Types of Cerebral Herniation and Their Imaging Features

Berta Riveros Gilardi, José Ignacio Muñoz López, Antonio Carlos Hernández Villegas, Juan Alberto Garay Mora, Oralia Cristina Rico Rodríguez, Roberto Chávez Appendini, Marianne De la Mora Malváez, Jesús Antonio Higuera Calleja
Radiographics: a Review Publication of the Radiological Society of North America, Inc 2019, 39 (6): 1598-1610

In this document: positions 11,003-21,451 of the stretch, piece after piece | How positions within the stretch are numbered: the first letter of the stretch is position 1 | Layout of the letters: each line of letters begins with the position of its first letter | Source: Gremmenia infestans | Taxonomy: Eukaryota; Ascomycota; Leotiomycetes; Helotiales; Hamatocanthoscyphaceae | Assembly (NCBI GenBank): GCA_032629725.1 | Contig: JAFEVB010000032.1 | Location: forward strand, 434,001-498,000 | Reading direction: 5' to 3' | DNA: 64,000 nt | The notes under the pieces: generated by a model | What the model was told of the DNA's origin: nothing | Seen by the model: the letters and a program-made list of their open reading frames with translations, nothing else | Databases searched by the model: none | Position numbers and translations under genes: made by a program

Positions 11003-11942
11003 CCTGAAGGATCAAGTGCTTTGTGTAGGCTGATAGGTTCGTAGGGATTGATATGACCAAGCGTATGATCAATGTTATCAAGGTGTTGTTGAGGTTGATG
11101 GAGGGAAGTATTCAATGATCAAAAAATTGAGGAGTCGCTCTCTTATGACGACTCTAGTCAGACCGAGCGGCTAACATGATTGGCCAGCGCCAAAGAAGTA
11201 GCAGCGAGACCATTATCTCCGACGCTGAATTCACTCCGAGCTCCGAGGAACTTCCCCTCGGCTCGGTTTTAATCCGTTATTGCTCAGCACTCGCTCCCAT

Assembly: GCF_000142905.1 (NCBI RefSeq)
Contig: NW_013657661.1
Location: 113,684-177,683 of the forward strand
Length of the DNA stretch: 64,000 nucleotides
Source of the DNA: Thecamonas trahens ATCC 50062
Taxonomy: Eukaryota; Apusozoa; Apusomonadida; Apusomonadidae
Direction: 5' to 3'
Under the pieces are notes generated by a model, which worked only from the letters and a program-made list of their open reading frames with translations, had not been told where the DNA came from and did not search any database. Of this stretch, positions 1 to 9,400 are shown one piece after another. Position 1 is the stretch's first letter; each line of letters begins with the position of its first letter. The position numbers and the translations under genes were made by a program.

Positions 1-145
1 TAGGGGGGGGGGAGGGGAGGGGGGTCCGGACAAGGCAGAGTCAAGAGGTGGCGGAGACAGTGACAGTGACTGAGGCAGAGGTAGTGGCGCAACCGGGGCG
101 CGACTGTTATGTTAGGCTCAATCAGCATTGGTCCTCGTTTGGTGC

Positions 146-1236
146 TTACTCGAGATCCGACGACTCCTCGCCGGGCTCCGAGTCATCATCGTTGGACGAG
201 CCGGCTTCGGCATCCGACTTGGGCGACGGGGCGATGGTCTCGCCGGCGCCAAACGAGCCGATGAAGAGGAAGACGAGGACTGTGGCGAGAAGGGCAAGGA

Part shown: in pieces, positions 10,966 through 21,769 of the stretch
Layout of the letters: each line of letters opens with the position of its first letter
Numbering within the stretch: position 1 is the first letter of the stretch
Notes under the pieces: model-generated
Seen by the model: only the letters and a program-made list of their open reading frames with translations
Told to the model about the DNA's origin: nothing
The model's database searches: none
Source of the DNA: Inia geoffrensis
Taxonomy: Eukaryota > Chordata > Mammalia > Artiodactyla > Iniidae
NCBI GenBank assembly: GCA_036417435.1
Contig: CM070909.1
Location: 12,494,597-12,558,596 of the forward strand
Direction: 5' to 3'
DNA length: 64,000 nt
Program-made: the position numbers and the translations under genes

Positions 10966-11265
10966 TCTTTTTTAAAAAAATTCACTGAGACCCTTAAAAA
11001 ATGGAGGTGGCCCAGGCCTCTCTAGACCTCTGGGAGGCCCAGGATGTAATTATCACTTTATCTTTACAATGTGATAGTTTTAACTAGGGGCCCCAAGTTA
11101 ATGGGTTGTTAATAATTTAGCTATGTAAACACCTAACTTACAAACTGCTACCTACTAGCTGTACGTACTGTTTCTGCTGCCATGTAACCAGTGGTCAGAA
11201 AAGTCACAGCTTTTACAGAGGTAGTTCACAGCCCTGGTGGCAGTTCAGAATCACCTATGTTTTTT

Cerebral herniation, defined as a shift of cerebral tissue from its normal location into an adjacent space, is a life-threatening condition that requires prompt diagnosis. The imaging spectrum can range from subtle changes to clear displacement of brain structures. For radiologists, it is fundamental to be familiar with the different imaging findings of the various subtypes of brain herniation. Brain herniation syndromes are commonly classified on the basis of their location as intracranial and extracranial hernias. Intracranial hernias can be further divided into three types: (a) subfalcine hernia; (b) transtentorial hernia, which can be ascending or descending (lateral and central); and (c) tonsillar hernia. Brain herniation may produce brain damage, compress cranial nerves and vessels causing hemorrhage or ischemia, or obstruct the normal circulation of cerebrospinal fluid, producing hydrocephalus. Owing to its location, each type of hernia may be associated with a specific neurologic syndrome. Knowledge of the clinical manifestations ensures a focused imaging analysis. To make an accurate diagnosis, the authors suggest a six-key-point approach: comprehensive analysis of a detailed history of the patient and results of clinical examination, knowledge of anatomic landmarks, direction of mass effect, recognition of displaced structures, presence of indirect radiologic findings, and possible complications. CT and MRI are the imaging modalities of choice used for establishing a correct diagnosis and guiding therapeutic decisions. They also have important prognostic implications. The preferred imaging modality is CT: the acquisition time is shorter and it is less expensive and more widely available. Patients with brain herniation are generally in critical clinical condition. Making a prompt diagnosis is fundamental for the patient's safety.© RSNA, 2019.

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